Ripley Castle

Has been described as a Certain Fortified Manor House, and also as a Certain Pele Tower

There are major building remains

NameRipley Castle
Alternative NamesRippley
Historic CountryYorkshire
Modern AuthorityNorth Yorkshire
1974 AuthorityNorth Yorkshire
Civil ParishRipley

Large house. A mid C16 tower built for Sir William Ingilby, and ranges of 1783-86 for Sir John Ingilby, by William Belwood. Coursed squared gritstone and ashlar with grey slate and stone slate roofs. Plan: the C16 tower of 3 storeys and 1 x 2 bays stands at the south-west corner as a projecting wing to a 2-storey 4 x 3-bay block; the tower is balanced by a 3-storey 3 x 3-bay projecting wing on the south-east corner of this block and an L-shaped kitchen and service wing which projects to the north (2 bays) and east (3 bays, linking to the courtyard ranges, qv). The C16 tower, south front: a horizontal board door, left, in a shallow pointed-arched doorway with moulded surround and spandrels; a mullion and transom window of 3 round- headed lights with a hoodmould to right,restored below transom level; a corbelled chimney stack projects at first floor, right; a narrow stair window to first and second floors, left. Diagonal buttresses; slightly projecting crenellated parapets on each side of the tower, a stair turret rises above parapet level left and has similar crenellations; 4 tall square stacks also crenellated. The rear (north) wall of the tower is incorporated into the C18 structure. Interior: the south-west tower contains much original mid C16 panelling and early C17 plasterwork. The ground-floor library was entered from the south-west corner in the base of the stair turret which contains a stone newel staircase; the first-floor room was originally divided into an antechamber and inner room, both rooms being heated by fine Tudor-arched fireplaces; the walls have square oak panelling, the ceiling has fine plaster decoration: the underside of the beams ornamented in high relief with friezes of maize and pomegranites in foliage, the panels between divided by mouldings into geometric shapes containing coats of arm, crowned heads and lions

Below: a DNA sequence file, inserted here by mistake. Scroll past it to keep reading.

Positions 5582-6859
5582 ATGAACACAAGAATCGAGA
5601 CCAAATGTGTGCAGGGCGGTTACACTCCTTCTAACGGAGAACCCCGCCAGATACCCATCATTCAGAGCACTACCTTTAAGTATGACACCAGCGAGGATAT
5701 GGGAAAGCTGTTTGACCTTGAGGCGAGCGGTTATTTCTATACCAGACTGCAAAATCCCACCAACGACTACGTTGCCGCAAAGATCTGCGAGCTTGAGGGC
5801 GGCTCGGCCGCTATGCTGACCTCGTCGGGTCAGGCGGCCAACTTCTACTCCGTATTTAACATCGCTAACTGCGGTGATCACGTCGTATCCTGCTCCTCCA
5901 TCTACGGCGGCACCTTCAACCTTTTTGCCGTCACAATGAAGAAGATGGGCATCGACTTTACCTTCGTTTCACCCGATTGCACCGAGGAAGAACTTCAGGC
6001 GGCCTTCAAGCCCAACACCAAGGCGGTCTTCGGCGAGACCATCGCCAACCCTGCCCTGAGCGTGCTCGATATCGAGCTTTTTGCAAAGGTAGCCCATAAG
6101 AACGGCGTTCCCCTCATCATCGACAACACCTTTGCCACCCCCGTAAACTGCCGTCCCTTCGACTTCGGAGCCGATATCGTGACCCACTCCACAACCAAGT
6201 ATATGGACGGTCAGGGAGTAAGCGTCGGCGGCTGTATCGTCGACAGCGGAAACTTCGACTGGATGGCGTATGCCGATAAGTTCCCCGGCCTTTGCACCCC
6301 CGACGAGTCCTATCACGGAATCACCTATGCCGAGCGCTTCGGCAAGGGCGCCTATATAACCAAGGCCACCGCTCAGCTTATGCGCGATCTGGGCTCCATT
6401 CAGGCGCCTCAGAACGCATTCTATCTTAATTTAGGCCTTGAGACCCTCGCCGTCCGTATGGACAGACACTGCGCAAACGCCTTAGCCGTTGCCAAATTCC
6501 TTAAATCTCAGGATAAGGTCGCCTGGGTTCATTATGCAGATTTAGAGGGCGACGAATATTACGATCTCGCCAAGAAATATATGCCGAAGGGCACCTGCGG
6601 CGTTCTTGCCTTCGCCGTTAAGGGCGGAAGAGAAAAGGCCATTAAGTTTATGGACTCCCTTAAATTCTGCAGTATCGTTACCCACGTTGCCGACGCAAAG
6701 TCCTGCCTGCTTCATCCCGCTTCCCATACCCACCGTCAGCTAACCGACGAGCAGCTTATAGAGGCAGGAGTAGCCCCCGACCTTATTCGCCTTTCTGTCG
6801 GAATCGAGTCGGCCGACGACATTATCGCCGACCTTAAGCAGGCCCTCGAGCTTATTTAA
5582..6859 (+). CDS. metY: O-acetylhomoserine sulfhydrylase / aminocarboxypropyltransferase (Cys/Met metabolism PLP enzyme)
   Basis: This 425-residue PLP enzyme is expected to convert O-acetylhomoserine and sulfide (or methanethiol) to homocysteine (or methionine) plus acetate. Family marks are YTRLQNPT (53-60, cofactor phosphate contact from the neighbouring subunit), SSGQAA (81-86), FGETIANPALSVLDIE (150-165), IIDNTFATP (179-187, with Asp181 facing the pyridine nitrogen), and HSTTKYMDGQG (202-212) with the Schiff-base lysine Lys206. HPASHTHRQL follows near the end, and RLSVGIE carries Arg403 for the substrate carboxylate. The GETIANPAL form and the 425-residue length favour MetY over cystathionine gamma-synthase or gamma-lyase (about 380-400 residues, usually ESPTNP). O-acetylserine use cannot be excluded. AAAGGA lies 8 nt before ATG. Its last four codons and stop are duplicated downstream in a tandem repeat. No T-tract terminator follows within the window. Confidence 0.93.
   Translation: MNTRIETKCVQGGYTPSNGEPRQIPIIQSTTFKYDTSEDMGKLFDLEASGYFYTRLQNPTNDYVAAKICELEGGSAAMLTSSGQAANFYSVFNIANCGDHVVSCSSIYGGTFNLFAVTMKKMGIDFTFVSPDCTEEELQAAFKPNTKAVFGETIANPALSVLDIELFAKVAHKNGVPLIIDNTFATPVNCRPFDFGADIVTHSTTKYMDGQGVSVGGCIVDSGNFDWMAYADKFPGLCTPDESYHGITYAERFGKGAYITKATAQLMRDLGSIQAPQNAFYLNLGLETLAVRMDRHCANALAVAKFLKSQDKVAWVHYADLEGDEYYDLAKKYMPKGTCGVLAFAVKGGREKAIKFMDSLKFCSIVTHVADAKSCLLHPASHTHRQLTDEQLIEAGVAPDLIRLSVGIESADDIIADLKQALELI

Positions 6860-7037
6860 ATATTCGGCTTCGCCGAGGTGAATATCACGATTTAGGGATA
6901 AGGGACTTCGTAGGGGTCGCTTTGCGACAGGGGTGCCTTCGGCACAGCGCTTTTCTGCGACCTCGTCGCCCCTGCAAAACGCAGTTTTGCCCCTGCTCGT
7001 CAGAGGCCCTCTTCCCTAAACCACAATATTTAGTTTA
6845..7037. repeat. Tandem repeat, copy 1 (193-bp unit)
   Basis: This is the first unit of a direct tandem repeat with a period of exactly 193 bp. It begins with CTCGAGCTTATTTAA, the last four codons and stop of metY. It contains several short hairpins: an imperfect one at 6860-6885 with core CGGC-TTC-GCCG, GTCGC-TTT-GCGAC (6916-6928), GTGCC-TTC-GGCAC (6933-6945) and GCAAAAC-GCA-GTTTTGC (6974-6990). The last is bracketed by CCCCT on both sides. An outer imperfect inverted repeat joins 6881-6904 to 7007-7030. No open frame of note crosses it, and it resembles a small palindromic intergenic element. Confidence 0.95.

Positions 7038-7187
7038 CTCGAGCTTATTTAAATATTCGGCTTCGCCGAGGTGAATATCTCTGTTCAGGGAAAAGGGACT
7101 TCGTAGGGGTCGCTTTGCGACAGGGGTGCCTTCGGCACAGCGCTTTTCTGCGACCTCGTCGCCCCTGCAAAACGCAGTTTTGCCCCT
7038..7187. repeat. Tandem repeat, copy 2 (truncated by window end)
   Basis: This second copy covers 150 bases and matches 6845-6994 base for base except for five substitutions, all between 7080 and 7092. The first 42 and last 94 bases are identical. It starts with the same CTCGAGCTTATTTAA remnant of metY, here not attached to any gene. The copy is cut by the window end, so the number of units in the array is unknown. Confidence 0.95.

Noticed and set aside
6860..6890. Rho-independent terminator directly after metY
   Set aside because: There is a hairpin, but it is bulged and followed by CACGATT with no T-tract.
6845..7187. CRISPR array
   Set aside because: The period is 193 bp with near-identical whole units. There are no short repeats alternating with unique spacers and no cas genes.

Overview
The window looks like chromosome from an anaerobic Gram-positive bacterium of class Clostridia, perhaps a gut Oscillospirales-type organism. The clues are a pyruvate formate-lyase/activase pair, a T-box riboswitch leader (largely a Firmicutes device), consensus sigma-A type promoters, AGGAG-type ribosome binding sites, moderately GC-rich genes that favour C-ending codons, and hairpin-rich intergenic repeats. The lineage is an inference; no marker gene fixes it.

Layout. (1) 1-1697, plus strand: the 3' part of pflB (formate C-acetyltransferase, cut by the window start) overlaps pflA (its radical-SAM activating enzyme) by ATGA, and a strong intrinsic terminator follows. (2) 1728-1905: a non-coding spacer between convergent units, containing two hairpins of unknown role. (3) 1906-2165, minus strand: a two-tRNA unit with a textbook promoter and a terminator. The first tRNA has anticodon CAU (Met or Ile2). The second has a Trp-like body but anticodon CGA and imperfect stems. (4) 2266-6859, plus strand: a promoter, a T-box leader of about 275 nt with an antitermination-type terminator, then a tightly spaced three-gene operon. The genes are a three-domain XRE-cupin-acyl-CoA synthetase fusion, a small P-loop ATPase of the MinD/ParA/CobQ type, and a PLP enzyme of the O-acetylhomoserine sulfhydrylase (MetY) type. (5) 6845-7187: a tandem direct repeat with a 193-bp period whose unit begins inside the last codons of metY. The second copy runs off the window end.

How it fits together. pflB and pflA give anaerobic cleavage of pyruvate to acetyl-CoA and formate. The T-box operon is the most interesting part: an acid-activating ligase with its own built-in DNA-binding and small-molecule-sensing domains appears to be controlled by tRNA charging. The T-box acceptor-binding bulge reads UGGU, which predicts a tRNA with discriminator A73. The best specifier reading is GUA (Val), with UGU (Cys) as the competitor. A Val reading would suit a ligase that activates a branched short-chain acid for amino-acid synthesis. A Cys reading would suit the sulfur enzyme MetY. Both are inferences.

The upper room has early panelling composed of vertical plants set in a square framework; to right of the stair door a hidden door opens inwards into a crudely excavated recess dug out of the wall structure, probably a hide away. C17 fragments of a carved wooden frieze mounted on the wall include one in situ, dated 1555 and the remains of 3 or 4 more in Latin and English, including the Ingilby motto, Mon Droit and the date 1549. The roof is ceiled with planks fastened behind moulded purlins and ridge to form a wide waggon-roof construction. The Ingilby family had estates in Lincolnshire when Thomas Ingilby married Edeline Thweng in 1320. The medieval buildings were recorded in 4 painting in cl780 and followed approximately the lines of the C18 house; the west walls of the entrance hall and the north and east walls of the Morning Room are thought to be the fabric of the earlier hall. Sir William Ingilby was Treasurer of Berwick in 1557 and spent much of his time in the Borders during the 1540's and 50's during a period of extensive political upheaval. The tower reflects the style of building in that area at that time, although the existing openings do not suggest a defensive purpose. The plasterwork in the first-floor room dates from 1603 when King James II of Scotland stayed at the castle on the way to his coronation as James I of England. Sir John Ingilby undertook the transformation of the medieval buildings with some regret at the destruction of the ancient house; the Gothick style of the exterior reflects his and Belwood's interest but the interior is Classical in the style of the time. (Listed Building Report)